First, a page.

Another year, another report on the ostensibly growing embrace by hospitals of complementary and alternative medicine—or integrative medicine, as many practitioners prefer to call CAM because "alternative" has dubious vibes. The American Hospital Association has just released a new survey showing that about 37 percent of the hospitals that responded offer one or more CAM therapies such as acupuncture, massage therapy, and guided imagery, up from about 26 percent in an AHA survey in 2005.
I requested the survey and looked it over. I've walked the CAM beat for more than three decades, and my antennae are always sniffing for data true and false. Early this year, a cover story I wrote about CAM's spread into academic medical centers took heat from CAM detractors (for buying into a passel of woo-woo nonsense) and supporters (for mindlessly rejecting effective treatments just because they haven't passed conventional standards of evidence) alike. There's no middle ground with these folks.
For what it's worth, my position hasn't changed in the three-plus decades I've walked the CAM beat: I won't reject anything out of hand, but please don't feed me success stories from grateful patients and results from poorly designed or executed studies. There is no substitute for good clinical trials.
There's also no substitute for good surveys, and I'm not sure this one qualifies. The claim of CAM growth is based on a paltry survey response of 12 percent—748 hospitals out of 6,439 surveyed. And while 748 may seem high enough, such a low response rate all but guarantees that hospitals offering CAM were likelier to respond. The AHA staff member who ran the survey (he didn't design it) agrees that such a "positive bias" is unquestionable.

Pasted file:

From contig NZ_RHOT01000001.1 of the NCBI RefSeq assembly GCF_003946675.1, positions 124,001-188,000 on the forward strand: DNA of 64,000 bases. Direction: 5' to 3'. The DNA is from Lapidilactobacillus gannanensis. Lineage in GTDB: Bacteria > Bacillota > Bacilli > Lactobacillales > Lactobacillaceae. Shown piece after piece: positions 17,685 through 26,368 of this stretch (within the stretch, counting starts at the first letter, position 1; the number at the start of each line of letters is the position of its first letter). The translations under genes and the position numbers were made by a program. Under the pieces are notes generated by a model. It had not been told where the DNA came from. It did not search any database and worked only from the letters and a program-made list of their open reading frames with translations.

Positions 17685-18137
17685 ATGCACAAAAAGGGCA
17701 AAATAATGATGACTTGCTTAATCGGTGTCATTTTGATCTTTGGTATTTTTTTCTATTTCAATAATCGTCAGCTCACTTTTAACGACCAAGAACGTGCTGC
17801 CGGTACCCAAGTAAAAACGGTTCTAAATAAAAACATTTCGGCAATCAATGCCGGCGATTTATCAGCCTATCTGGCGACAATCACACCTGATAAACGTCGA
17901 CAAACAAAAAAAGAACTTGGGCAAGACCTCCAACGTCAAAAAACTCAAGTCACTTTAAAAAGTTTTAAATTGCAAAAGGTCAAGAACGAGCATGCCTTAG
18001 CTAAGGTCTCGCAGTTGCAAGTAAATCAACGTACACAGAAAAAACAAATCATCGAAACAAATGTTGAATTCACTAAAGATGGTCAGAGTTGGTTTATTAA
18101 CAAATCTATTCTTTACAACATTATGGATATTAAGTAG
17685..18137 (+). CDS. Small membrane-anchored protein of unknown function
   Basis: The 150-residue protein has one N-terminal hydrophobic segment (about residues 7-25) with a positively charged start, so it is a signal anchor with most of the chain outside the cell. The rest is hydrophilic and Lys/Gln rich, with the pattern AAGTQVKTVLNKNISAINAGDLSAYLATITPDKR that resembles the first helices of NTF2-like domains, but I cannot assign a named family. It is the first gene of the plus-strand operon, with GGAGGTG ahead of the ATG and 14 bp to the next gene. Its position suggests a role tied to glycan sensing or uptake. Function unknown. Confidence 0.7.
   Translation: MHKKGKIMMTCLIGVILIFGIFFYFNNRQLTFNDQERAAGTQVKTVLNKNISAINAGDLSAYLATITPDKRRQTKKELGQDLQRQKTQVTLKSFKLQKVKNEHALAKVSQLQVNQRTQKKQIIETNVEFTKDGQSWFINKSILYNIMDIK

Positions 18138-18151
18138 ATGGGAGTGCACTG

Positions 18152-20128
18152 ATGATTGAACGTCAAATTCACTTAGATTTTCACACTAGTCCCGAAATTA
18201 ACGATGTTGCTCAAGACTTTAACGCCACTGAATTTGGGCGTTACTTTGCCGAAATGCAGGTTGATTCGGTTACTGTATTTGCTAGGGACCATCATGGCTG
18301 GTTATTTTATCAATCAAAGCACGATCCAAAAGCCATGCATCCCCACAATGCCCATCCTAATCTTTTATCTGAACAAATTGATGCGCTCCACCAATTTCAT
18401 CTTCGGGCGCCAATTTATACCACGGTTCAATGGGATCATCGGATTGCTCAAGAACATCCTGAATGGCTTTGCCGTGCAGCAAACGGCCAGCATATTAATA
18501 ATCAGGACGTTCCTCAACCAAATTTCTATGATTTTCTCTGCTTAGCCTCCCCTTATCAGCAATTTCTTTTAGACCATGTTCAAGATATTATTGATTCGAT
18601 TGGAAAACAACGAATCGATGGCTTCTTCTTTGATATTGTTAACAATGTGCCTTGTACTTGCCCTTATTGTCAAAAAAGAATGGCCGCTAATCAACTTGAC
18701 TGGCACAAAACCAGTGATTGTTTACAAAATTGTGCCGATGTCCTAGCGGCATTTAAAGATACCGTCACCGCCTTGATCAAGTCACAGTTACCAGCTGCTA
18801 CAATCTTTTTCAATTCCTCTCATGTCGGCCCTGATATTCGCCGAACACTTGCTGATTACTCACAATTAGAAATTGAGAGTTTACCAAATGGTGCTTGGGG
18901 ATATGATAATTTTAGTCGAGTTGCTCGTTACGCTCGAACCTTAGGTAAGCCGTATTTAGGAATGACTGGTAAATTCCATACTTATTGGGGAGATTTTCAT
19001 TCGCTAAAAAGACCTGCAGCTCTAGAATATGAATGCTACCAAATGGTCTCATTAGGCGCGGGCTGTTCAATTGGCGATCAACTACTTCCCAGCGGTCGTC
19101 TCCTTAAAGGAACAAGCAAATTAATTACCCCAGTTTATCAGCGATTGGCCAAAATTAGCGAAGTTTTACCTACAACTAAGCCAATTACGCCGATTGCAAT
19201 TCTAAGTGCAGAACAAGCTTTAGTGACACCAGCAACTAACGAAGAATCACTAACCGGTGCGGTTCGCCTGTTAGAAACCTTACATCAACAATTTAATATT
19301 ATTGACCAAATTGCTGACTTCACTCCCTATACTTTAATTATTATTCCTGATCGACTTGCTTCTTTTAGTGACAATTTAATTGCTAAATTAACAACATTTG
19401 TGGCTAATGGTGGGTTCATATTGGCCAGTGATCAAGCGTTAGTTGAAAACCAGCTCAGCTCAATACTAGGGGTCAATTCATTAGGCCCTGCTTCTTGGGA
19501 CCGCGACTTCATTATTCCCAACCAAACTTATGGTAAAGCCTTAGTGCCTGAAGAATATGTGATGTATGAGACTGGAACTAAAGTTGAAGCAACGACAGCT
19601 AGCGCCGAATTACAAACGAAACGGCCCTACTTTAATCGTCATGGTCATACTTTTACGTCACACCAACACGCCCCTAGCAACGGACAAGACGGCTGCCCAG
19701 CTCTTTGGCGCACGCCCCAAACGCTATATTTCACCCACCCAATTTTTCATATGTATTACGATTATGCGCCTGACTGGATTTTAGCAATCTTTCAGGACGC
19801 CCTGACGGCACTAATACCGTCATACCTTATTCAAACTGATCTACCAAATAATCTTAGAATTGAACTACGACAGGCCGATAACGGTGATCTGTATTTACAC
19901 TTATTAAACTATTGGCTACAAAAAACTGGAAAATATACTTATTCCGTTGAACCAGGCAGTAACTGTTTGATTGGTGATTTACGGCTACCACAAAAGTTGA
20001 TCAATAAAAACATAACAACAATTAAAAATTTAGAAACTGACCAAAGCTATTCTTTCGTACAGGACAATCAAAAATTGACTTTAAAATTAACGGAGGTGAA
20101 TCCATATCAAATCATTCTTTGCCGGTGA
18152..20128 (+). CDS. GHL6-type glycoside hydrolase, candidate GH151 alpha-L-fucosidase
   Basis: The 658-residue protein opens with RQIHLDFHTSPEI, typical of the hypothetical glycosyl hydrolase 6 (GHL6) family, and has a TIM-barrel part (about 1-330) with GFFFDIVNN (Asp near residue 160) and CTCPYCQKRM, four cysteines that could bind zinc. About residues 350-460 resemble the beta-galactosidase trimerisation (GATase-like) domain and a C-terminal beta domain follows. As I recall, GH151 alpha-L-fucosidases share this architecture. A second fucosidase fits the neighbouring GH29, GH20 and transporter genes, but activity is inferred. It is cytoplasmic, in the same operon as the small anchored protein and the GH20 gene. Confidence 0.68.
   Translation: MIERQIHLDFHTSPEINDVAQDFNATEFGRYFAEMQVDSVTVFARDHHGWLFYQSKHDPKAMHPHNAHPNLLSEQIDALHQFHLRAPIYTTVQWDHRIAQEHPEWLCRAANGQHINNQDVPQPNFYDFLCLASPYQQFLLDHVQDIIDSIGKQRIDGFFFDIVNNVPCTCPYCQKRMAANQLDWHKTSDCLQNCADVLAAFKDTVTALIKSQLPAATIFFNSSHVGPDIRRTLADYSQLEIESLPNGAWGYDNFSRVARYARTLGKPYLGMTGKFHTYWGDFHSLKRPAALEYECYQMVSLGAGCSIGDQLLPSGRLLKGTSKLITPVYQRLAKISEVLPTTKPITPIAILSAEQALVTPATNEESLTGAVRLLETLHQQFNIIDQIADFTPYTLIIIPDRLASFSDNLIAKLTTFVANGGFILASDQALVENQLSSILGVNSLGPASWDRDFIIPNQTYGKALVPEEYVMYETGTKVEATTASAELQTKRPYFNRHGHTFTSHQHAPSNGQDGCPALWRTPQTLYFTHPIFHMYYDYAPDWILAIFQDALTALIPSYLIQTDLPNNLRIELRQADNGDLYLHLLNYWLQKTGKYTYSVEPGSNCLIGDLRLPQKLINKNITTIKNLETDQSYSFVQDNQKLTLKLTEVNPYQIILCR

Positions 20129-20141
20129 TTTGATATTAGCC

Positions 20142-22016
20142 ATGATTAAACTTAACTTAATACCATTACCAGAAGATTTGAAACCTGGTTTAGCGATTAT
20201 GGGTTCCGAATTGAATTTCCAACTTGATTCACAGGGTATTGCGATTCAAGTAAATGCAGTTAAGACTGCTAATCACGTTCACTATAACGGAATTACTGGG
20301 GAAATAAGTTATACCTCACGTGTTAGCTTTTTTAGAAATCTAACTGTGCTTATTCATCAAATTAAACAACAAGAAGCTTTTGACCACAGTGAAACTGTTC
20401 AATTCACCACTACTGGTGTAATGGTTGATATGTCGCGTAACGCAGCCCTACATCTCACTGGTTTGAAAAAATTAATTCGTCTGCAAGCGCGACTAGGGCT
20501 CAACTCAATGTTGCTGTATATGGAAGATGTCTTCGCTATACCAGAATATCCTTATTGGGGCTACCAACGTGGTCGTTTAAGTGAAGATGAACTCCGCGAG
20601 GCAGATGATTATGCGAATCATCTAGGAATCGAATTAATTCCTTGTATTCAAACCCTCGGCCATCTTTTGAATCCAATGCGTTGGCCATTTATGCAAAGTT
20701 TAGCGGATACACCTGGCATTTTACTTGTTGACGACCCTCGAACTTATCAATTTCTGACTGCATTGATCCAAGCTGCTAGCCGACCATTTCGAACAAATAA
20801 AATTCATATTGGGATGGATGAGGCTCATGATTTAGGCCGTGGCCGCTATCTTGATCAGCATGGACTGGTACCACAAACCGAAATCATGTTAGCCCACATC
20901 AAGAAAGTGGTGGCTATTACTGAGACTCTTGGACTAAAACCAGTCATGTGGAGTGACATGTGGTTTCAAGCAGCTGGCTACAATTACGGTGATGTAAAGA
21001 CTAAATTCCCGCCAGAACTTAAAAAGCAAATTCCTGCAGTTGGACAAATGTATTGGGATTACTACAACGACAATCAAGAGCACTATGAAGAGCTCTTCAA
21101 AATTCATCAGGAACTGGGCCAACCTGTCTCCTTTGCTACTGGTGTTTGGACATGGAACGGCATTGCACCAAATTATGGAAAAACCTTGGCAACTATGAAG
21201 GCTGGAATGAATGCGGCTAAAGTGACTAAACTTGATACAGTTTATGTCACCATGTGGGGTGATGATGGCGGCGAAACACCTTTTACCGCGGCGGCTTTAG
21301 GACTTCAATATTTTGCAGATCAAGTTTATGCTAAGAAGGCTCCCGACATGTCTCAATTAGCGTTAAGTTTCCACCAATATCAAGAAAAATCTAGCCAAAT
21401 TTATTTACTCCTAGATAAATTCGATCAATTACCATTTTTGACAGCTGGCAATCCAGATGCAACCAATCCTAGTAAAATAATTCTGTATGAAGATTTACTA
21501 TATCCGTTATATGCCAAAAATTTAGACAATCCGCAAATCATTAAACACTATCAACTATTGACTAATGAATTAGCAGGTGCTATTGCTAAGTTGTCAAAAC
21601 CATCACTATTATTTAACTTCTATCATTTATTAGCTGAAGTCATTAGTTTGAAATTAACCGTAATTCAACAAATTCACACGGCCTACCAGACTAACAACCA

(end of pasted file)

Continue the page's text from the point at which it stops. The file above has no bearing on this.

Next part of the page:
A likelier indication of the use of CAM in U.S. hospitals comes from the AHA's annual survey of the same 6,000-plus hospitals. The survey, which has a response rate of well over 80 percent, feeds a database that yields a detailed statistical profile of the hospital universe, down to individual centers. One of the questions in the 2007 survey's 22 pages asks whether the hospital provides complementary medical services. Acupuncture, herbal medicine, homeopathy, and others are listed as examples. From 2002 to 2006, the year-to-year totals do reflect a small overall rise but hardly any in recent years and not anywhere close to 37 percent (17.3 percent in 2002, 19.2 percent in 2003, 19.9 percent in 2004, 21.0 percent in 2005, and 21.0 percent in 2006).
Broken down, some of the CAM survey findings are interesting—for instance, that hospitals with fewer than 200 beds are more likely than behemoths of 400 beds or more to offer CAM services. And that the most popular form of CAM offered to inpatients is pet therapy (46 percent) and to outpatients is massage therapy (54 percent).
But without the sense that the survey presents a statistically valid picture, the findings are interesting factoids and not much more. Certainly not a snapshot of the CAM movement.